Updated: May 6
If New York is the city that never sleeps, and London is the city that never stops, then I truly don't know what Munich is.
As many young Europeans, growing up I heard many stereotypical opinions about Germans, how they were all cruel, and ruthless. It got to the point where I even felt guilty that when I was about 11 years old I had a crush on a German boy, just because of what my childhood friend believed to be true about the culture, and judging it solely on the past.
And yet, they weren't man-eating monsters, surprisin
gly they weren't even monsters, though they could probably drink a man’s weight in beer.
Everywhere I went, everyone seemed to be enjoying themselves. Normally it included some meal that was heavily saddled with meat and very, very very large beers. There was a peaceful feeling of happiness in the air, a calming feeling that I have never quite experienced in any other metropolitan city. Stress seemed to be a foreign feeling, as no one ever seemed to be panicked about anything... ever really.
My dear friend, who patiently put up with my rambling for a week, explained, in great detail, the 'October Fest', a mythical sounding festival where for about a month the Germans get together in original clothing, to drink, eat and laugh. See, though the festival itself sounded intriguing as it was an entire month of pure festivities, especially the drinking part, it was the way she explained it that truly captured the essence of people in Munich, and the celebration. Her eyes sparkled as if it was a child talking about Christmas, explaining it in such detail that you can almost be there yourself, just because of how it was presented. Afterward, having explained it all to me her entire mood stayed heighten for the rest of the night, just because of the promise of the festivities returning next year.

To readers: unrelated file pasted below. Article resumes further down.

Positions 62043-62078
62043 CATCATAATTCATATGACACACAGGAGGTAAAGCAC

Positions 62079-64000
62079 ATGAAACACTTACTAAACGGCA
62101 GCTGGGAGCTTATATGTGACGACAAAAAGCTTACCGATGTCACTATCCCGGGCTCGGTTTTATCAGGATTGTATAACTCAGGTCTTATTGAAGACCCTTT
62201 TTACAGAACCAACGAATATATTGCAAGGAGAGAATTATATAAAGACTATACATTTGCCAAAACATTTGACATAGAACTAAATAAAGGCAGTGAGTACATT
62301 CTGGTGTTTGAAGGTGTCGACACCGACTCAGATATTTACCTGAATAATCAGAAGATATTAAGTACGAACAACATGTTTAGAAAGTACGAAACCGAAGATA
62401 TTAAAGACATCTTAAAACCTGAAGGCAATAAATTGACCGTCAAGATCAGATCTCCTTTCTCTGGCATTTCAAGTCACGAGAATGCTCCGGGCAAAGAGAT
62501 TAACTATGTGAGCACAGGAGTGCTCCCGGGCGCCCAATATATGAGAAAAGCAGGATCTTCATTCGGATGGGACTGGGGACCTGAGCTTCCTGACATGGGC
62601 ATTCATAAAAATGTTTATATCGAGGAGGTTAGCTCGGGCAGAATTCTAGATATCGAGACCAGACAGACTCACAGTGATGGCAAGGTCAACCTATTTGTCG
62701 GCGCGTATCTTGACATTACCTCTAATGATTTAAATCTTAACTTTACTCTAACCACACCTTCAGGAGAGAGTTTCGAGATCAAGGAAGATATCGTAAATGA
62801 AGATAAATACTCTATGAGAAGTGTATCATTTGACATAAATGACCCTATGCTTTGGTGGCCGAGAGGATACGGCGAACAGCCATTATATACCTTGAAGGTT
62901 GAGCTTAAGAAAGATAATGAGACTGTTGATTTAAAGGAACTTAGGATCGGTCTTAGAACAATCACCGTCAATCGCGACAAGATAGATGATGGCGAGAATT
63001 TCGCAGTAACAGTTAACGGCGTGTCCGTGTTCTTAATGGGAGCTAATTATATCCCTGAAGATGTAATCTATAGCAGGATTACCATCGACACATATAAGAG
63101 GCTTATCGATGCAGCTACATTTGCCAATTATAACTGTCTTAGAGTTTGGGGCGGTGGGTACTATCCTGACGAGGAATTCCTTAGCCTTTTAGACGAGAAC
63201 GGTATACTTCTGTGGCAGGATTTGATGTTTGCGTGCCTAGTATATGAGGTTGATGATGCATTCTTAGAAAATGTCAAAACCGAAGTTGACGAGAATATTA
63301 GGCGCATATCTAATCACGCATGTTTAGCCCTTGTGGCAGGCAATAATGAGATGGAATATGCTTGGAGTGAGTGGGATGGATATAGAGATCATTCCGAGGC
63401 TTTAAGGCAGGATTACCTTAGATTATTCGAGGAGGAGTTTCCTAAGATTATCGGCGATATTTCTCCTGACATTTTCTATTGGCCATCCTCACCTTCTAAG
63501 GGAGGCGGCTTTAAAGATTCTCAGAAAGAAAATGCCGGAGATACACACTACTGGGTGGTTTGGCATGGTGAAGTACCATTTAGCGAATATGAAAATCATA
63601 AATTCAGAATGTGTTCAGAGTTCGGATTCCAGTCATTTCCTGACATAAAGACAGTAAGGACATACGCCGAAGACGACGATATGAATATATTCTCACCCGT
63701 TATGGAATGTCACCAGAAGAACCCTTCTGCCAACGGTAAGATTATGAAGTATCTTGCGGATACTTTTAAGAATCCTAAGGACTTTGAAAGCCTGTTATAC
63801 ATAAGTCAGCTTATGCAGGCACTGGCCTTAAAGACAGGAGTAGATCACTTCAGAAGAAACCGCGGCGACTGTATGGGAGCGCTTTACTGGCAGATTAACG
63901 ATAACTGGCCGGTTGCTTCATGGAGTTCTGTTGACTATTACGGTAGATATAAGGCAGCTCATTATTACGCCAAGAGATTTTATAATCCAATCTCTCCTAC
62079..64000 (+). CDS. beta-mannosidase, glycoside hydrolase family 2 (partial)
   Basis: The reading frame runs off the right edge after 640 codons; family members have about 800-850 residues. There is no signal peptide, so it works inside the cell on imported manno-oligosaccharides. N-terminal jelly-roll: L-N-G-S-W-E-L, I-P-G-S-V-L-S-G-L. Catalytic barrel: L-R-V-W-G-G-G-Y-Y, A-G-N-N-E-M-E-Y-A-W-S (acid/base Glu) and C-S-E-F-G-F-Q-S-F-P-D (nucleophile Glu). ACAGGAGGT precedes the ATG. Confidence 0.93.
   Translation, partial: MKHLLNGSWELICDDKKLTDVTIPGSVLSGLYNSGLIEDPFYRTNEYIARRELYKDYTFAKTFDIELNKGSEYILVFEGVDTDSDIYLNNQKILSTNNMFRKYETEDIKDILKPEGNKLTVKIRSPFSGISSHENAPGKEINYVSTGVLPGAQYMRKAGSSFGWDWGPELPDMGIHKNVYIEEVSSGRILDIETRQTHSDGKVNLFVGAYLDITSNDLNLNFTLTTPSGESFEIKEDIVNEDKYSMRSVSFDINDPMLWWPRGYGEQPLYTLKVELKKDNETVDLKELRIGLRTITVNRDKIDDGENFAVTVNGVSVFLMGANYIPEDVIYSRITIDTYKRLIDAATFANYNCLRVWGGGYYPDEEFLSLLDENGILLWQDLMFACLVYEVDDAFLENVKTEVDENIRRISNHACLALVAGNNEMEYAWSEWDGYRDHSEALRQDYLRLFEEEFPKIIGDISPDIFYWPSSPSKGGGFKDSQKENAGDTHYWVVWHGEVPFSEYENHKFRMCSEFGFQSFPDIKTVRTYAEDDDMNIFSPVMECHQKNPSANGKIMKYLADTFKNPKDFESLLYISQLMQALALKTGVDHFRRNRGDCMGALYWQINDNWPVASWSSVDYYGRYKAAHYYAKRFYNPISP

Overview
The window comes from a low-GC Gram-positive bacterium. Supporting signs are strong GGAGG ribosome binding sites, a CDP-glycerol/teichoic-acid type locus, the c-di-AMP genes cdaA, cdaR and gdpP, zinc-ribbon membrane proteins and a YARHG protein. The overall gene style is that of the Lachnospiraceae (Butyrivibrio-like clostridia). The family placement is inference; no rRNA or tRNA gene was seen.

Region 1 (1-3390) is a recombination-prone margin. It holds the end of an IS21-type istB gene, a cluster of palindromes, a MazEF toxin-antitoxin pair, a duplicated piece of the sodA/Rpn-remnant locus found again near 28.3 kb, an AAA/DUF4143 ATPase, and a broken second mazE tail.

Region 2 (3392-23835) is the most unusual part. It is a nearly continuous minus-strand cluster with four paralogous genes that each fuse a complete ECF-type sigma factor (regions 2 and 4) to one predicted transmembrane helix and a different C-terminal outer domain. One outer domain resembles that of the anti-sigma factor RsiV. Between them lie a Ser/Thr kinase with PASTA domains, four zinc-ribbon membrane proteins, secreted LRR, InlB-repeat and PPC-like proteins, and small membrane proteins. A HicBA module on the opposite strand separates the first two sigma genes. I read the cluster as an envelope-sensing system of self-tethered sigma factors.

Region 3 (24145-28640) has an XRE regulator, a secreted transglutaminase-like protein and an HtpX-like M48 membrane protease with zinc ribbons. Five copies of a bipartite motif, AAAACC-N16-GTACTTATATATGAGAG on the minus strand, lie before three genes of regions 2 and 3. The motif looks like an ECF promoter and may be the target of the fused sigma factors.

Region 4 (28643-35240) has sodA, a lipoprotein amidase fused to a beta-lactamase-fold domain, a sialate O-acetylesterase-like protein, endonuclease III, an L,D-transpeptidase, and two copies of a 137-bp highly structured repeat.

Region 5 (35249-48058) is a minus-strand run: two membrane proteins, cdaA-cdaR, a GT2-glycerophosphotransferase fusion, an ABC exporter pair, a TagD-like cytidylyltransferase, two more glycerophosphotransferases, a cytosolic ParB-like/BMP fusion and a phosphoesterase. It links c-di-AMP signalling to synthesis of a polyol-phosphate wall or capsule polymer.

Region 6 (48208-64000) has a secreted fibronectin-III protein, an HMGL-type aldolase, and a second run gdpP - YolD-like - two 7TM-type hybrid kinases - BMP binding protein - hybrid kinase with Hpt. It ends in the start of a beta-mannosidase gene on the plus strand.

This was one of the many moments during the trip, where I realised how wrong I had been to see Germans in such a way, although it is always wrong to make assumptions and stereotype people, and I do believe there is also some truth to them, the people I met never supported the opinion of the outside world.
The country itself was just as startling as the people. It seemed as if I had walked into a battlefield between the new and the old. Ancient Gothic Cathedrals like something out of Dracula, with gargoyles, pain-stricken statues, and detailed figurines, set just beside a new and chic glass building holding some modern banking corporation, Much quickly became a juxtaposition of ideas. This contrast was so striking that I have yet to see one so prominent anywhere else. In the cities of Palma or Barcelona the building are all are either grouped or merged, creating a bizarre harmony and devision between areas.
In London and Dublin, there there is a strange harmony in the old and the new, and well Scandinavia just seems to have it everything together. Yet in Munich, it was this contrasted battle between old and new, that created a confusing sense of fragmented identity of the city, though I believe it might reflect its inhabitants.
I can see why the Brothers Grimms, Engelbert Humperdinck, August Macke along with many more found inspiration in german cities and landscapes. Between the lavish never-ending trees and fields, to the castles and churches, even with the terrible dancing and happy music, everything about Munich made me feel like I had entered a far away land, one of fairytales, secluded from the terrors of the outside world.